Today is the one year anniversary of my final day in the corporate world before beginning this writing experiment process thingy I’m doing now. I didn’t want to write about it originally, but I couldn’t help it in the end. This is a…weird milestone, and I am honestly unsure how I feel about it.
I look back on the last twelve months and mostly feel disoriented. It doesn’t feel like it could possibly be that long, and yet I know it is. Depending on when you catch me, I’m both amazed at how much I’ve done and written in that time and dismayed that I have not accomplished as much as I’d hoped. I waver between believing I’m absolutely doing the right thing, what I am meant to do, and feeling like I’m adrift, floating in a vast expanse with no clear destination in sight.
The ambiguities built into this experience continue to vex me most. I’ve talked about these kinds of things before, a lot. I continue to struggle with fear and focus even as I feel like I’m getting better at habit-building and discipline. I’m certain my writing is getting stronger, but in some ways I have less confidence in it. I attribute this to a greater awareness of the enormous challenge of “making it” as a writer, though I maintain that I did not go into this naïvely.
The next twelve months will, of necessity, be very different from these first twelve. I need to figure out what I really want out of this time — something I’ve struggled to articulate to myself thus far. I still don’t know precisely what that looks, but here’s how I’ve framed it for myself:
For the first few months after I left my job, what I did was like someone getting into exercise after being away from it for a long time. Sort of the equivalent of heading out to jog casually a few times a week. The problem is I thought I was really training, working at it the way I had when I was a competitive athlete. I was doing a couch potato workout but thought I was training like an Olympian.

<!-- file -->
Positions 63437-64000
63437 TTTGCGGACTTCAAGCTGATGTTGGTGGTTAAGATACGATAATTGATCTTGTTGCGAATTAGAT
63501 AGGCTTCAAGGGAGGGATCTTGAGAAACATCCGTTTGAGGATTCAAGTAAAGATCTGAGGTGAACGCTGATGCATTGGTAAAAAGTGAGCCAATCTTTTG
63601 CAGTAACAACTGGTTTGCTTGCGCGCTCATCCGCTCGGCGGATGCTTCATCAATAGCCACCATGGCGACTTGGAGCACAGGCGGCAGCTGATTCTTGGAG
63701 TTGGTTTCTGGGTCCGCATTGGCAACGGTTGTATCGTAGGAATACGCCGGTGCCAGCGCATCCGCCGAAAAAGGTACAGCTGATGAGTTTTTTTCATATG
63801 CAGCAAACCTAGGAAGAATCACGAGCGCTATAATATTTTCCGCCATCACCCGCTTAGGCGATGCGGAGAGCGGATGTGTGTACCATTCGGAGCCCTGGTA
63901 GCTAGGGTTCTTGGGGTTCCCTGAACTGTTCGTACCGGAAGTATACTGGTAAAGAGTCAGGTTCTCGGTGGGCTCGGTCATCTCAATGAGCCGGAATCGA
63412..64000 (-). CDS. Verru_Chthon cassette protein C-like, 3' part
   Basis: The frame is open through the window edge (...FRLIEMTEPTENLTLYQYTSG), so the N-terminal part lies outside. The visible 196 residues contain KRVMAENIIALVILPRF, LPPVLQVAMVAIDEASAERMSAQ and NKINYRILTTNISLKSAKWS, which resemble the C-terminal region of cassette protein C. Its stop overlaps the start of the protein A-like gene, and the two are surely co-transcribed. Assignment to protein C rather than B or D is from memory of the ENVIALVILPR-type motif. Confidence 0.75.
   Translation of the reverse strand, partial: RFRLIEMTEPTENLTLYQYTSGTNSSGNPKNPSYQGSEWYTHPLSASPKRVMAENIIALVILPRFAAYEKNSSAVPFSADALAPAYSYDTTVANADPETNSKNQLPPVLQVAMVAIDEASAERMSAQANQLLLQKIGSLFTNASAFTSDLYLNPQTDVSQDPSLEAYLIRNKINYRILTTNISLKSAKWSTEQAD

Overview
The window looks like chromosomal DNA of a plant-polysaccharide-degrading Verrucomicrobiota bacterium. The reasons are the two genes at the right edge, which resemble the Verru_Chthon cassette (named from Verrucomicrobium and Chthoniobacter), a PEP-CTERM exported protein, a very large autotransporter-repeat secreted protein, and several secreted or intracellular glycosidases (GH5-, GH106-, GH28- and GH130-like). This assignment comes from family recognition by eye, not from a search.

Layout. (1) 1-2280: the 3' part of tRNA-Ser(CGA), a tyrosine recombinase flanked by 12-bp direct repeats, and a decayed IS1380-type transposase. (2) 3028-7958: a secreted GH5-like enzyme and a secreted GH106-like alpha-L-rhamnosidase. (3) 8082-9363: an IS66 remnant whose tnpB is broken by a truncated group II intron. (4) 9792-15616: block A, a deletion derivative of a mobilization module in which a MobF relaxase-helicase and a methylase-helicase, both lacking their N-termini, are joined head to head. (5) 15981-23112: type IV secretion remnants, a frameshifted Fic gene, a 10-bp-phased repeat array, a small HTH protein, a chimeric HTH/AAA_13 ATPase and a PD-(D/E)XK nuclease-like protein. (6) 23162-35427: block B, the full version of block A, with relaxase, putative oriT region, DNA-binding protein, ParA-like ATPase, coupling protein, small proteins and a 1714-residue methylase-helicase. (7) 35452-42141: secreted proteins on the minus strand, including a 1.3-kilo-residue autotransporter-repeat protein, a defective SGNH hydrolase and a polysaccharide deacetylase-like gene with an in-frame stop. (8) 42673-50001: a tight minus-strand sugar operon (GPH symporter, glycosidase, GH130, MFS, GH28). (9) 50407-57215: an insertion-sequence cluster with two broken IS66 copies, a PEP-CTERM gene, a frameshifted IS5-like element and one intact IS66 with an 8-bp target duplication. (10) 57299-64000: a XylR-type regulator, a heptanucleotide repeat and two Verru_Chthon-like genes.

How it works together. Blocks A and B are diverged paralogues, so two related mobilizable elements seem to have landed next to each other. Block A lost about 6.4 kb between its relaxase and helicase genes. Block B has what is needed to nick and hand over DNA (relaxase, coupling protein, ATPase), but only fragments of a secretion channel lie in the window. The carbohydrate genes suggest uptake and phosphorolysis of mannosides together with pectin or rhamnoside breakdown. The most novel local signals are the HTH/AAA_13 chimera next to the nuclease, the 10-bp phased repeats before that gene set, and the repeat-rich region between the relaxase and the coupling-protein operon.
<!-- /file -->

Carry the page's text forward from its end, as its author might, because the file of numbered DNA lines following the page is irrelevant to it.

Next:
So in November, I ran a marathon, and I probably ran it too hard, leaving me laid up for a while. Since then, I’ve been recuperating and trying to figure out a more appropriate regimen while running a few 5ks here and there instead of full marathons.
Translating this from the tortured sports metaphor above, I spent the first few months writing with little focus or structure but it felt like I was working really hard. Then, I blasted through a novel draft in under three months, and I’ve been in a sort of fog since. It’s left me somewhat disillusioned with both the content of my writing and how I go about doing it, but I think more than anything it’s given me a more realistic impression of what it takes for me to write a novel. Which is to say it may look nothing at all like I thought, and it may look nothing at all the way it does for other writers. I was forced back to the drawing board in a way, but I’ve learned much in the process.
This experience was always going to have its rough patches. I knew it was going to be hard, and I also knew I was probably still underestimating how hard it would be. I was right! Good for me!
The fact is I don’t have the same exuberant optimism I did a year ago, but despite the challenges and setbacks I still believe I’m heading in the right direction. I’m wearier and grizzled, but I’m ready to approach the next phase with a ruthless pragmatism. The last year was a time of new beginnings, of starting things and hoping they lead somewhere. And that was fine for a time.
But now? Now it’s time to start finishing things.